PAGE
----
Glass’s own scientific endeavors have primarily focused on rotavirus, the most common cause of severe diarrheal disease in infants and young children worldwide. 

“When I began my career as an epidemiologist, I was struck by the devastating impact diarrhea had among so many children under five,” Glass noted. The World Health Organization estimated that in 2004 alone rotaviruses caused roughly 527,000 deaths, predominantly in developing countries. 

During a span of more than three decades, Glass conducted field studies in India, Bangladesh, Brazil, Mexico, Israel, Russia, Vietnam and China, documenting the epidemiology and enormous global burden of rotavirus. He also worked on the development of vaccines and their protocols for use to help prevent disease. 

Now, more than 70 national immunization programs include rotavirus vaccines, significantly reducing diarrheal hospitalizations and deaths and improving the health of millions of children worldwide. 

Two men shake hands in doorway of Fogarty House
Glass (r) greets Dr. José Angel Portal Miranda, Cuba vice minister of public health, who visited NIH in 2016.

Photo:  Credit Karin Zeitvogel

In honor of his work, Glass was presented with the 2015 Albert B. Sabin Gold Medal Award from the Sabin Vaccine Institute. Yet, Glass sees only the road ahead: “Today, 17 years after developing rotavirus vaccines, only half the children in the world are vaccinated. We’ve done better with Covid-19 than with rotavirus, which is still the number one killer of children.” 

In his role as NIH associate director for international research, Glass established a productive collaboration with Collins. Together they assisted NIH in joining the Global Alliance for Chronic Diseases, partnered with PEPFAR to develop the Medical Education Partnership Initiative in Africa, helped launch the Consortium of Universities for Global Health, and, by means of the NIH Common Fund, supported Human Heredity and Health in Africa (H3Africa) and Harnessing Data Science for Health Discovery and Innovation in Africa.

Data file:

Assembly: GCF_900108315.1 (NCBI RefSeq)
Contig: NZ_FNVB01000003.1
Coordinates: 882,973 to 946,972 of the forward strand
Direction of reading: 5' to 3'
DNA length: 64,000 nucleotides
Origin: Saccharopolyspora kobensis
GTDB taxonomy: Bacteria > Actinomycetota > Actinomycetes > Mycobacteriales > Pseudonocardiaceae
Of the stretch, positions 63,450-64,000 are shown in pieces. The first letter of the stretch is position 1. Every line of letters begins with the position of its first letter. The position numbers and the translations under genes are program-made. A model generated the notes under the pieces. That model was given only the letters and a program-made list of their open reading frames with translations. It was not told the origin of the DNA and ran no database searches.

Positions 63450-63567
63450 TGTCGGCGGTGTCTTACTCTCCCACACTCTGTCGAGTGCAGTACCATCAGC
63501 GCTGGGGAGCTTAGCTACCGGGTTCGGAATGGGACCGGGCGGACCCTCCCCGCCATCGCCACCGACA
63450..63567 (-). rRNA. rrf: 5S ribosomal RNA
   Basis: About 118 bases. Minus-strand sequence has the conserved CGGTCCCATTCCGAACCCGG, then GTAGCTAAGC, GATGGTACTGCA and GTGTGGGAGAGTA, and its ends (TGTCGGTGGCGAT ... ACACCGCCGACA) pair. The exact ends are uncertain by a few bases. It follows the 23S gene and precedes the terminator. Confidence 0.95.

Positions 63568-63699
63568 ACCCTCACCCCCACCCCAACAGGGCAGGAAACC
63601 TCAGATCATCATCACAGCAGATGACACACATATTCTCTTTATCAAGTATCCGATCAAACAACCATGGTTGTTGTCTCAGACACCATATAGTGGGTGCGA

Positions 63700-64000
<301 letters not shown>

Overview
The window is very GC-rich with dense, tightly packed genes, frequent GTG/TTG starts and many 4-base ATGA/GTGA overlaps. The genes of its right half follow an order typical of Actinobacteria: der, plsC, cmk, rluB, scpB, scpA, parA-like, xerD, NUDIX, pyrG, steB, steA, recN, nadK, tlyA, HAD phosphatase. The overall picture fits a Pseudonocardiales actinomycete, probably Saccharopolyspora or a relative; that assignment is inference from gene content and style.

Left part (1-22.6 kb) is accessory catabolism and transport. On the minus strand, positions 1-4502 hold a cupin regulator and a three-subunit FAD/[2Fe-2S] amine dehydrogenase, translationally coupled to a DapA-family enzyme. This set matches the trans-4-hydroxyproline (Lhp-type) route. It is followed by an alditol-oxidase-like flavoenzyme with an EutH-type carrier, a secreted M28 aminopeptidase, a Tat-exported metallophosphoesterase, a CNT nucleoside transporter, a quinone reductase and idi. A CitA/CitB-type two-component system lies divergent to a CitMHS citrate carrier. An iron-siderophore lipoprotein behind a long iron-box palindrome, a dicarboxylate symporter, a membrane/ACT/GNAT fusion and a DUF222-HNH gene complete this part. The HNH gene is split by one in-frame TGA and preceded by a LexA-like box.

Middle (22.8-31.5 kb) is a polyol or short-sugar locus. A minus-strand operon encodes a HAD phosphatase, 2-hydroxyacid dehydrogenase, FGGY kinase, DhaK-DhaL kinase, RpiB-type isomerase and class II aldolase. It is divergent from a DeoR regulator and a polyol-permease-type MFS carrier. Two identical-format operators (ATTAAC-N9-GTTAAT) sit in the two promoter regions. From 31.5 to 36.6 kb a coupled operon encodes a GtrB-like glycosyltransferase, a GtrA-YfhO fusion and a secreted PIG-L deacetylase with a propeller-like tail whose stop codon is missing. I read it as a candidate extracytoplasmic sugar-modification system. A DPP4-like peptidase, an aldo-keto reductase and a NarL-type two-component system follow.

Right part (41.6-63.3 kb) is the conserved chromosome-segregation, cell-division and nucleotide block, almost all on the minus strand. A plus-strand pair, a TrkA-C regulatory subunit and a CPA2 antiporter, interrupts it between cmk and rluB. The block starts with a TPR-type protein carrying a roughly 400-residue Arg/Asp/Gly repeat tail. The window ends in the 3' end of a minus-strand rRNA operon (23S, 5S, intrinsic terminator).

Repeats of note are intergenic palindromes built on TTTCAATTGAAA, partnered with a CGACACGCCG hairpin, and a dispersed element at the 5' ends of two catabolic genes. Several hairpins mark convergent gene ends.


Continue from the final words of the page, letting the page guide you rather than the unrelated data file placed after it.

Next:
Glass also helped bring Bill Gates to the NIH campus to deliver the David E. Barmes Global Health Lecture, which has led to annual partnership activities between NIH and the philanthropist’s own organization. 

Dr. Anthony Fauci, former director of NIAID, stated, “Roger Glass has added an entirely new dimension to the ability of the NIH to interact at the global level in so many ways. One of the most important has been the highly successful training of international scientists who, directly and indirectly, have become true collaborators with NIH and even part of the NIH family.”

The cumulative work of Glass, who is a member of the National Academy of Medicine, includes co-authorship of more than 600 research papers and chapters. 

While an emeritus scientist, he plans to spend more time with his wife, Dr. Barbara Stoll, the H. Wayne Hightower distinguished professor in the medical sciences and former dean of McGovern Medical School at the University of Texas Health Science Center at Houston, and his three children—Nina, Michael and Andy Glass.